WALLA WALLA -- Officials with the State Department of Commerce and the local government watchdog group Citizens for Good Governance criticized the city for a proposed amendment that would grant the city full authority to rezone city-owned property without regard to the comprehensive plan.
"This amendment would allow very large portions of land very suddenly to be rezoned ... and if the city wanted to zone industrial land right next to your house, that is a very large concern," Citizens for Good Governance Chair Nancy Ball said.
The city's proposed amendment could affect all public lands owned by the city within its boundaries or its urban growth area.
The amendment reads: "any City land use zone designation may be applied to any City owned lands within the Walla Walla City Limits or to any lands designated in the Walla Walla Urban Area Comprehensive Plan Map as Public."
Currently, when either the city (or a private property owner) wants to rezone land contrary to what is designated by its own Comprehensive Plan, various applications, reviews and public hearings must be completed.
Brian Walker, assistant director of Development Services, said the process usually requires several months to complete, even longer if significant environmental factors are identified.
Walker also said the process repeats itself during the development phase because developers again face applications, reviews and hearings in order to receive final approval to build.
"It wouldn't be so onerous if we would have to go through just one process," Walker added.
City Attorney Tim Donaldson, the originator of the proposed amendment, wrote that on two occasions in the last several years the city had to seek two comprehensive-plan rezones.
Donaldson went on to write that those experiences proved "burdensome, unduly time consuming, and wasteful."
In the first instance, Donaldson said a 2005 Homeland Security initiated survey resulted in the recommendation that a security fence be placed around the Clinton Street water reservoir.
In the second instance, the city wanted to do a land swap with a portion of its municipal golf course and adjacent land that was part of a privately owned RV park in an attempt to redirect the flow of the golf course to keep golf balls away from surrounding private property.
Those rezones took three or more years to complete.
While Donaldson's amendment would streamline the process, Ball said citizens would lose a major safeguard established by the comprehensive plan, and she said the proposed amendment is unnecessary.
"When we got hold of the amendment and read the examples they raised and the reasons ... we became concerned when we realized that the fence was already there. So why was this excuse given if the fence was already there?" Ball said, noting that the city was able to pass an emergency amendment to resolve the Clinton Street reservoir issue and erect the fence.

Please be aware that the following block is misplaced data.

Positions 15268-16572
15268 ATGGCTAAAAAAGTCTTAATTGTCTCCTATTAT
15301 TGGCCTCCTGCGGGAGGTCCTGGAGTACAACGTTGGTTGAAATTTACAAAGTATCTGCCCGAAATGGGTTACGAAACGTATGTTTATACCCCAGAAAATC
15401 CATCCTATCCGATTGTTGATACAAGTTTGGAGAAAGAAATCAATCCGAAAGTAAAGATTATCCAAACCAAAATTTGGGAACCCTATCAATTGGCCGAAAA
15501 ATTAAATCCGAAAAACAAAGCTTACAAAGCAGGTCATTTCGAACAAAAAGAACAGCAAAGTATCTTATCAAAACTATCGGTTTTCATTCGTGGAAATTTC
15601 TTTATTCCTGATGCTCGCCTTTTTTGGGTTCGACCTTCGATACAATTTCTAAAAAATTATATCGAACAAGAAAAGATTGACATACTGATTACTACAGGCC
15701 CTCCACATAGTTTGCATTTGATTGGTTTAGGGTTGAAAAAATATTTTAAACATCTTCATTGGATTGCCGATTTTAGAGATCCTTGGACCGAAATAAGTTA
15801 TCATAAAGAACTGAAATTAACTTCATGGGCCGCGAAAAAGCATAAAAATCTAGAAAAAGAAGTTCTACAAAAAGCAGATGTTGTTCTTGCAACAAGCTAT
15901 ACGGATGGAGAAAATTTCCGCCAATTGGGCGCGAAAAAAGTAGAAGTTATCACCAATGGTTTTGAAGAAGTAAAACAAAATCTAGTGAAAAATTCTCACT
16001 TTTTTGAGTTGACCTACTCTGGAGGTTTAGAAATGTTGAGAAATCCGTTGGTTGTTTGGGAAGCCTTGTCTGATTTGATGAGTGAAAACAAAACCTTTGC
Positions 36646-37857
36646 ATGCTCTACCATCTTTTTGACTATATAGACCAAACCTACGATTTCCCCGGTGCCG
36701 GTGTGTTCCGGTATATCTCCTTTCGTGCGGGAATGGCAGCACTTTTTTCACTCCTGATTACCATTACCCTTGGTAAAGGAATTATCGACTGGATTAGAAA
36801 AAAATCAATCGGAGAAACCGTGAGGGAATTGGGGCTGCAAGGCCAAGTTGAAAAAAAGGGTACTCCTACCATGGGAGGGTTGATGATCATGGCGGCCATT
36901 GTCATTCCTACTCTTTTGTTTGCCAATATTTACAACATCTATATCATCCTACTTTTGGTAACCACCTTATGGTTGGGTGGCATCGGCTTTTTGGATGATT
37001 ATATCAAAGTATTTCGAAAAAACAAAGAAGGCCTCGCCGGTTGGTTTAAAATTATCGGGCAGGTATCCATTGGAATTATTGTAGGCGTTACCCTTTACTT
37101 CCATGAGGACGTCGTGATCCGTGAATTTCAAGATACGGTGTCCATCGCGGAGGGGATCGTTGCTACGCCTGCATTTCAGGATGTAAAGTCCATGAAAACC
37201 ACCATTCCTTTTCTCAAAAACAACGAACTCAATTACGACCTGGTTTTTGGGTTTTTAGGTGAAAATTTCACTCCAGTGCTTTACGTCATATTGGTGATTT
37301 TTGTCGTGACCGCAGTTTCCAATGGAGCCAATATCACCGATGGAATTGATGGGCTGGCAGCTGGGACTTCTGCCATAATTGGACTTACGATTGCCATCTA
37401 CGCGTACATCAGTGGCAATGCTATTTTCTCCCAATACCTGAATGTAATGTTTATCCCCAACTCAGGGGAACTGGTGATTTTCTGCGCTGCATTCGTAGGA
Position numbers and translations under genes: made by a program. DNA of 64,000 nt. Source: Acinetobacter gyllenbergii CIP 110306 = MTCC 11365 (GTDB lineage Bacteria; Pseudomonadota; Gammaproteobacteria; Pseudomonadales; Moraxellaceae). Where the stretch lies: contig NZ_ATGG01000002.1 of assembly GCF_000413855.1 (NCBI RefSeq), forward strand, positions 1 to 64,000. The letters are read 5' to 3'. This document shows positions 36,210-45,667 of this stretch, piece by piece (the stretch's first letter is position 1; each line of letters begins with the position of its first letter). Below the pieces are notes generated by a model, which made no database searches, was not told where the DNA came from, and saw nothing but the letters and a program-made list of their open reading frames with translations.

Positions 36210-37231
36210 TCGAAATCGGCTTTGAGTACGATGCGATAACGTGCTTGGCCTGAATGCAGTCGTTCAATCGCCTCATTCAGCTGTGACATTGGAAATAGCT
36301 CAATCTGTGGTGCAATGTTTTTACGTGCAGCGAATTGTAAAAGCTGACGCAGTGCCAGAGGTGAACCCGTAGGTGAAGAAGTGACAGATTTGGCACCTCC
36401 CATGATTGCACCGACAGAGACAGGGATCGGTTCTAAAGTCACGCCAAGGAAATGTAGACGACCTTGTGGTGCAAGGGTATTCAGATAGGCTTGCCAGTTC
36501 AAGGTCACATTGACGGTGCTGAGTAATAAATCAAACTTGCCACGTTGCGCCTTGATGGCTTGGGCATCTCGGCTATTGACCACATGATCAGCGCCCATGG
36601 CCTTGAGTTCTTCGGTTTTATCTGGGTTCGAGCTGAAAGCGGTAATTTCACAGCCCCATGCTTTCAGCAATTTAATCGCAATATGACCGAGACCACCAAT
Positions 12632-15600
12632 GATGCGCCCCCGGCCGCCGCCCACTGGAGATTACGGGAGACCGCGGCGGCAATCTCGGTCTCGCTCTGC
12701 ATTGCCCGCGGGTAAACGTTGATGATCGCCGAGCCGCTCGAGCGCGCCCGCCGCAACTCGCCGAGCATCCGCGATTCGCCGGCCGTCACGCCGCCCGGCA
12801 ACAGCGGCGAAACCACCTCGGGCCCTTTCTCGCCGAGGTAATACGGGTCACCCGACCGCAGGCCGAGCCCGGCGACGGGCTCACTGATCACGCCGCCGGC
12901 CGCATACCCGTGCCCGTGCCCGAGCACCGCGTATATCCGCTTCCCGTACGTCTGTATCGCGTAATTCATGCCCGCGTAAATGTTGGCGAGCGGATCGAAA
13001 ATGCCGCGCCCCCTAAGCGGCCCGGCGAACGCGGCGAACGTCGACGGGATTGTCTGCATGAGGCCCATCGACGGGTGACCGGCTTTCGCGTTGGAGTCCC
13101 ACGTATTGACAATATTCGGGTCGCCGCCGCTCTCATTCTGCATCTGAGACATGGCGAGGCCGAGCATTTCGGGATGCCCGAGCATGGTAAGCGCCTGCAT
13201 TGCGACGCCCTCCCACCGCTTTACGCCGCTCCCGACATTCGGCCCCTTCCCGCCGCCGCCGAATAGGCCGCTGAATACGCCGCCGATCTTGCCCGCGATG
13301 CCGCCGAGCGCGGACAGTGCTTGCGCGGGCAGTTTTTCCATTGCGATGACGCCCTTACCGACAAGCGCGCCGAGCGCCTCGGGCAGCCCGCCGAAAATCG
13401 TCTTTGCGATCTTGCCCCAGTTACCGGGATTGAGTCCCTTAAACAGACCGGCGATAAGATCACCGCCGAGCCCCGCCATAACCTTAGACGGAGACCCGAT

The state is also wary of the city's move to streamline zone changes.
Department of Commerce spokesman Dave Anderdsen pointed out that the current process for changing the comprehensive plan is designed to give all citizens the opportunity to either support or oppose a development.
Once the land is officially zoned, he added, the process tends to favor developers.
"Once those (comprehensive plan zoning) decisions are made, then the emphasis is shifted to the permitted process to make sure the permitting process is timely and streamlined," he said.
When a developer wants to build in accordance with the comprehensive plan, decisions on density, traffic, infrastructure and other design elements are all reviewed and determined early on in the process, usually before a public hearing has been scheduled.
The reason for this is to assure that the developer faces only one public hearing, thus streamlining the development process.
"Two values that are particularly deeply held in Washington is that we want to make the development review process as least burdensome as possible; you want to make it easy to make a response to the market quickly," Andersen said.
The other value, Andersen added, is that the comprehensive planning process is meant to be "deliberative" to make up for the fact the development process is often limited to one public hearing, after which public testimony may not be accepted.
Showing its own deliberativeness, the Department of Commerce wrote of letter to city officials dated March 17 that stated the city's proposed amendment "may allow substantial changes ... without an effective means for the city's residents to provide input."
In April, the Walla Walla Planning Commission unanimously approved the proposed amendment.
It will go before the Walla Walla City Council on June 8 for review and possible approval.
That meeting will be at 7 p.m. at City Hall, 15 N. Third Ave.